The Australian Prudential Regulation Authority (APRA) has announced proposed changes. The changes may mean more people could access home loans and your borrowing power could increase.
The current situation
Before we break-down the proposed changes, let’s have a look at the current situation:
When you apply for a home loan, the bank or lender you want to borrow the money from assesses whether or not you’ll be able to meet the loan repayments.
The bank/lender puts your loan application through a number of tests as part of their assessment.
When they test your ability to afford the loan repayments, they test it at a higher interest rate than the loan’s actual interest rate.
Amanda and Dan are applying for a home loan with a 3.75% interest rate. When the lender tests their ability to repay the loan, they don’t actually calculate the repayments at the 3.75% interest rate. They test it at a higher interest rate. This creates a buffer, to ensure that if interest rates rise Amanda and Dan will still be able to make your loan repayments.
Currently, APRA’s serviceability guidance is that banks and lenders need to test your ability to make your loan repayments against at least a 2% buffer on top of the loan’s actual interest rate or a 7% interest rate (interest rate floor). The bank/lender must test the repayments against whichever is highest out of the two options (2% buffer or 7% interest rate floor).
This serviceability guidance appears in the Prudential Practice Guide APG 223 Residential Mortgage Lending
APRA’s serviceability guidance also indicates that a prudent bank/lender should use rates comfortably above these minima; most banks/lenders use a 7.25 % interest rate floor and a 2.25% buffer.
So, if we go back to Amanda and Dan’s home loan application:
They’re applying for a home loan with an interest rate of 3.75%. When the bank/lender assesses their ability to repay the loan they’ll test it against at least a 7% interest rate.
APRA supervises institutions across banking, insurances and superannuation.
The reason APRA originally introduced the buffer and the floor was to ‘reinforce sound residential lending standards at a time of heightened risk.’ – APRA Chair Wayne Byres.
What are APRA’s proposed changes
Under the proposed changes, bank/lenders would be allowed to review and set their own minimum interest rate floor when assessing home loans.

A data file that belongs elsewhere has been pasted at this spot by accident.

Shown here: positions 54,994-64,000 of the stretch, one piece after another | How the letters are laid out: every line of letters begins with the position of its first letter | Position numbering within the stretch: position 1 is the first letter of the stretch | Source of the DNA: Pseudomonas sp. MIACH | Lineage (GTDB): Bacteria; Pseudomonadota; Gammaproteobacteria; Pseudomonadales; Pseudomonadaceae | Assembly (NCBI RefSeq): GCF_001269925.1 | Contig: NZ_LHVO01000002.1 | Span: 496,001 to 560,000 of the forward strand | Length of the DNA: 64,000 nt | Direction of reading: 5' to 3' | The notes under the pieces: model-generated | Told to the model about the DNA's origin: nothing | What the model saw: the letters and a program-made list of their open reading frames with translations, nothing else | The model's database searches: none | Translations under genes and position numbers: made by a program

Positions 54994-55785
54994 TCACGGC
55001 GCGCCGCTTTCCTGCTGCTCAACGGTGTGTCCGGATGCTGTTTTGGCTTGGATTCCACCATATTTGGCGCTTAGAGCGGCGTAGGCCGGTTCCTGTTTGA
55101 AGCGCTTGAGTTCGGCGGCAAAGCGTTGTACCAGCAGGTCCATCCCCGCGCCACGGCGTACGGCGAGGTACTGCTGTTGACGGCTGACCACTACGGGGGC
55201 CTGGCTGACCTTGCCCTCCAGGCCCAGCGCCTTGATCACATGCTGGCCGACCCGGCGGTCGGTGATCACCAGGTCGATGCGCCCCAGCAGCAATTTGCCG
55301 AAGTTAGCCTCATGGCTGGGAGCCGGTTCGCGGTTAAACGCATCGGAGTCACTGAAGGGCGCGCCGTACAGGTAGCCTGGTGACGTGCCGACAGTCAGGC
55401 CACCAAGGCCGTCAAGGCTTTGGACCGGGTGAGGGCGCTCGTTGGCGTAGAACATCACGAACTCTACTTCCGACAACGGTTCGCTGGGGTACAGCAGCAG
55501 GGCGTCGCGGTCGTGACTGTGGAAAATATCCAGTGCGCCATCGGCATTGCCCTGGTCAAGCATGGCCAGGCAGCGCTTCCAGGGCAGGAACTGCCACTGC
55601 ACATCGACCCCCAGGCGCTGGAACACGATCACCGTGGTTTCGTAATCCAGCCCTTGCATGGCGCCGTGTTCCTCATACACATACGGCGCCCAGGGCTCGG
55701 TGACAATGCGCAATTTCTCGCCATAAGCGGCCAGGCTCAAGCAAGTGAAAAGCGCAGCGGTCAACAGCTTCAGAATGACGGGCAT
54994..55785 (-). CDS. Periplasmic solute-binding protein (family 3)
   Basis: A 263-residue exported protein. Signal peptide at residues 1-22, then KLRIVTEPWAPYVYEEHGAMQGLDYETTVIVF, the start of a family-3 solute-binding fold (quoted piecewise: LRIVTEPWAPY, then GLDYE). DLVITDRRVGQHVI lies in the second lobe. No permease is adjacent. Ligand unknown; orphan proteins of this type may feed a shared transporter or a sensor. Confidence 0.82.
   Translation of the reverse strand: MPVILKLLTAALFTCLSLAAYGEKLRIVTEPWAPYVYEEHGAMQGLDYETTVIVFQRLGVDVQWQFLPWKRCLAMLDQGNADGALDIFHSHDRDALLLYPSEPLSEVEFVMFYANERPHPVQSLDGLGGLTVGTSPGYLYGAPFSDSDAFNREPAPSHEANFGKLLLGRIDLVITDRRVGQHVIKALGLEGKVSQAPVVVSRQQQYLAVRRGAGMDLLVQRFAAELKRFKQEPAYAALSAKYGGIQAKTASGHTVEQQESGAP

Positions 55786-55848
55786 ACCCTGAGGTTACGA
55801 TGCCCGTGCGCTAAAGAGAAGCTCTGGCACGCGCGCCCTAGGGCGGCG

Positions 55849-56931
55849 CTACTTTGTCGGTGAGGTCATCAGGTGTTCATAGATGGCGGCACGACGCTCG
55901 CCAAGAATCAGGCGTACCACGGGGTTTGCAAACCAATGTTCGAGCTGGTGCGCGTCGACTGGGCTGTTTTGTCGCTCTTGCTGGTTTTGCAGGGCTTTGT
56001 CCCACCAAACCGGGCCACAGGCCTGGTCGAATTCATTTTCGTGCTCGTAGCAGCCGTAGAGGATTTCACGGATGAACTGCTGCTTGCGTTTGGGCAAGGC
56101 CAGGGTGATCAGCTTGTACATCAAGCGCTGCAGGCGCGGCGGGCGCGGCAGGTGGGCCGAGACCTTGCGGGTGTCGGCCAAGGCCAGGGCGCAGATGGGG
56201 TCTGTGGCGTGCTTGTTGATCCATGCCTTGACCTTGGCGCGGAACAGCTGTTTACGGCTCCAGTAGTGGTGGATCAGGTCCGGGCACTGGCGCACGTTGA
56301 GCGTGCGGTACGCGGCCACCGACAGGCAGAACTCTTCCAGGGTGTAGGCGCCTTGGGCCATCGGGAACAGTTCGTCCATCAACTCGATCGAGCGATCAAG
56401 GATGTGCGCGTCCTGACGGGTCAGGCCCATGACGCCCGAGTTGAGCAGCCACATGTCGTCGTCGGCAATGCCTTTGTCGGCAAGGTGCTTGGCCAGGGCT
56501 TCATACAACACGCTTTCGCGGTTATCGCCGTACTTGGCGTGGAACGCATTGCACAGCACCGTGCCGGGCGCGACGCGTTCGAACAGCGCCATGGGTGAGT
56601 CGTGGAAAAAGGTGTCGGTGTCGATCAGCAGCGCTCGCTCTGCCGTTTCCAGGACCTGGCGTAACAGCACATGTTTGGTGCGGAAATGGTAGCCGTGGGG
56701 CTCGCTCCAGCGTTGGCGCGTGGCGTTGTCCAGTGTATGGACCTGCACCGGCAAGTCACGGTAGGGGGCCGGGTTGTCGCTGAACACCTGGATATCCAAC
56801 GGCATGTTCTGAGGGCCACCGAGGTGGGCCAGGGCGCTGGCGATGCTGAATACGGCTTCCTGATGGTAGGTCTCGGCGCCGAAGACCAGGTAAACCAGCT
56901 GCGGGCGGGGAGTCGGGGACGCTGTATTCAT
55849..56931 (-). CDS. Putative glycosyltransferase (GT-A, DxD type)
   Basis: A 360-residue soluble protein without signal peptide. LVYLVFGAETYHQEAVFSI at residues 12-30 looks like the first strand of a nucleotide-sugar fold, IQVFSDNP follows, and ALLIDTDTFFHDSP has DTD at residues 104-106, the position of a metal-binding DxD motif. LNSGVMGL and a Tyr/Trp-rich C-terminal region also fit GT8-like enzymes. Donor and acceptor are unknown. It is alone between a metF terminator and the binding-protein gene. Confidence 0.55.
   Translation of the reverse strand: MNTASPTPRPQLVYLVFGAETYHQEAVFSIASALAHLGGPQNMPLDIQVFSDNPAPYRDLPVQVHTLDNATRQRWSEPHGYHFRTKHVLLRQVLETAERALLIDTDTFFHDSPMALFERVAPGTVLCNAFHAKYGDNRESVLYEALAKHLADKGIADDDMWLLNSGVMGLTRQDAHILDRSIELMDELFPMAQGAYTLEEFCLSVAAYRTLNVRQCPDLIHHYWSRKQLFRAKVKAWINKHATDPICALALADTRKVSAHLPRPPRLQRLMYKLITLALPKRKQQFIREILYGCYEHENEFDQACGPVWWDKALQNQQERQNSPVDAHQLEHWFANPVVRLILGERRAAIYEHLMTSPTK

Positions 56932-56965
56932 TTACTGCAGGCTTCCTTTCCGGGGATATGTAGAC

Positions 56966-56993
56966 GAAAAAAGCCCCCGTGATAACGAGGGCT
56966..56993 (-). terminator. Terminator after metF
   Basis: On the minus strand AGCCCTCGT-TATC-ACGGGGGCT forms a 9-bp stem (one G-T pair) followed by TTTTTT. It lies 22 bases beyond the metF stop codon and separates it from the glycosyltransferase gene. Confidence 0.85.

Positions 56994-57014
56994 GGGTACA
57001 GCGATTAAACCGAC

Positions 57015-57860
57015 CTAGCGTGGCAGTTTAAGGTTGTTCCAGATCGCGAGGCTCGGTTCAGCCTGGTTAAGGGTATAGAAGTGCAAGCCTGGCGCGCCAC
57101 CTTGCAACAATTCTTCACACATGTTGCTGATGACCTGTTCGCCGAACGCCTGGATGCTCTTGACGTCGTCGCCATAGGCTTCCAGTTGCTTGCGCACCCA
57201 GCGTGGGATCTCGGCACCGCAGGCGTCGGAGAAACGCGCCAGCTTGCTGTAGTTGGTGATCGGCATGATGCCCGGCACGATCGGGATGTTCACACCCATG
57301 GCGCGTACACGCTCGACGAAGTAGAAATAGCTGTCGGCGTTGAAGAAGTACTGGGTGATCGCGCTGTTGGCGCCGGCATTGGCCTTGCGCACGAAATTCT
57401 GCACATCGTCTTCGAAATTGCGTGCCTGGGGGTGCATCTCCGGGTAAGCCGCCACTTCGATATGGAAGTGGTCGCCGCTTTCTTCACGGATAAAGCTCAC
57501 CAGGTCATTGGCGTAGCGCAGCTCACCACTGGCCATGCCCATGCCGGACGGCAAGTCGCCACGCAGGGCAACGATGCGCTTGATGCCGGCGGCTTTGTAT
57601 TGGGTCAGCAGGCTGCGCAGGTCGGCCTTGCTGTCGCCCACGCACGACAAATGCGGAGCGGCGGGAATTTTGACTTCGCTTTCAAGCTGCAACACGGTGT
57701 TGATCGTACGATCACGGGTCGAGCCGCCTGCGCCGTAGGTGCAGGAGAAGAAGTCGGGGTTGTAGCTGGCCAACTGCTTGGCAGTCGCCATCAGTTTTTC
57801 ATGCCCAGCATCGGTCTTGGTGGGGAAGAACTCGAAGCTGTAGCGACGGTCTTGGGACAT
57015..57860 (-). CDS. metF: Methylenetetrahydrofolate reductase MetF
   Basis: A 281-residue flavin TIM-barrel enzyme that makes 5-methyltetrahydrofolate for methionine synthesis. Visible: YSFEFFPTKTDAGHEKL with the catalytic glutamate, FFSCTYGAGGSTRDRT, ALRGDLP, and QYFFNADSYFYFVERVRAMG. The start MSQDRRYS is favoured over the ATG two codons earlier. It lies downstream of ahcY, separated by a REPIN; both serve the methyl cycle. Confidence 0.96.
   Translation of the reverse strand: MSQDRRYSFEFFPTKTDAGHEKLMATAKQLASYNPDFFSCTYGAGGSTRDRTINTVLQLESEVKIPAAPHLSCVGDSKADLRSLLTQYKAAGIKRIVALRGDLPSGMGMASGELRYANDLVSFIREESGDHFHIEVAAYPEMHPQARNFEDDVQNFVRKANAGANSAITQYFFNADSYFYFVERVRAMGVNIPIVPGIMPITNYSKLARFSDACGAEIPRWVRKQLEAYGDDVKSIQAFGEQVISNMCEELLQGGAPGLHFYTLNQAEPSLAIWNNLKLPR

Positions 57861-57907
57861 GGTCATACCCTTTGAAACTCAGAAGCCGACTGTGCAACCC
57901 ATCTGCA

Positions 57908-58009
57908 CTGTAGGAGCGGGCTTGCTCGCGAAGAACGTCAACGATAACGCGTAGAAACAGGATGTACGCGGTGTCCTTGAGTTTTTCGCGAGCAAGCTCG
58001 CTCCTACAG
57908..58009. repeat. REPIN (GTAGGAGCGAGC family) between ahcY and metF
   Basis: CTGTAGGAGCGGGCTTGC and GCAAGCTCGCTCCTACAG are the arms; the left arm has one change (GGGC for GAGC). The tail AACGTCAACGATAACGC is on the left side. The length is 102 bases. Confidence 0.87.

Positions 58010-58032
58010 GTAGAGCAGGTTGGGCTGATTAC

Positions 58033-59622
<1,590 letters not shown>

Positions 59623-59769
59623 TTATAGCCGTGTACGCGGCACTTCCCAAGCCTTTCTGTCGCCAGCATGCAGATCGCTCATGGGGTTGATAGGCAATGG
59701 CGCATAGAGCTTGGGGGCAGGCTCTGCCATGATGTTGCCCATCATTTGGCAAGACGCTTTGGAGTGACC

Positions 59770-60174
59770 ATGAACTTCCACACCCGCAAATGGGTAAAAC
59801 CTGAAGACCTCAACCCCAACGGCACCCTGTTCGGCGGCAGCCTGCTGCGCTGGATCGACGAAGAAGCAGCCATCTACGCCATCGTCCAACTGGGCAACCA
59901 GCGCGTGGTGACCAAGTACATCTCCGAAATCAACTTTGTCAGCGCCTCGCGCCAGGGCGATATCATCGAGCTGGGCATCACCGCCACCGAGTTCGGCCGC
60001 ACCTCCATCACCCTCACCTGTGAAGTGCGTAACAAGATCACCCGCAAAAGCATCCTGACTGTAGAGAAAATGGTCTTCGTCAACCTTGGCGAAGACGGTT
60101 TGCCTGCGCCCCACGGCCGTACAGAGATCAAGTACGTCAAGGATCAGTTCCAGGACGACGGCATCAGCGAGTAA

APRA has also proposed that banks/lenders serviceability assessments incorporate an interest rate buffer of 2.5%.
APRA is proposing that the Prudential Practice Guide APG 223 Residential Mortgage Lending, in which the serviceability guidance appears, be amended.
Why is APRA proposing changes to the interest rate floor?
The interest rate floor was introduced in 2014. The financial and interest rate environment has significantly changed since then.
“With interest rates at record lows, and likely to remain at historically low levels for some time, the gap between the 7 per cent floor and actual rates paid has become quite wide in some cases – possibly unnecessarily so.” – APRA Chair Wayne Byres.
What do the proposed changes mean for you?
The proposed changes will likely increase your borrowing potential and give more people access to home loans.
Lowering the interest rate floor by even 1% could take off approximately $60 per week of the assessed repayment on a $400,000, 30-year loan.
Let’s see how the changes would affect Amanda and Dan’s home loan application:
Amanda and Dan have a household income of $109,688. They would be able to borrow up to $60,000 more if their loan was assessed at 6.25% instead of 7.25%
These changes don’t mean there will be a borrowing ‘free-for-all’. Responsible lending still applies. It will still be more difficult than in the past to get a home loan because of other elements of the loan assessment have tightened.
What happens next
A four-week consultation will close on 18 June. APRA will release a final version of the updated APG 223 shortly afterwards.
I’ll keep you posted. If you have any questions about these changes book a chat with me and I’d be happy to help you.
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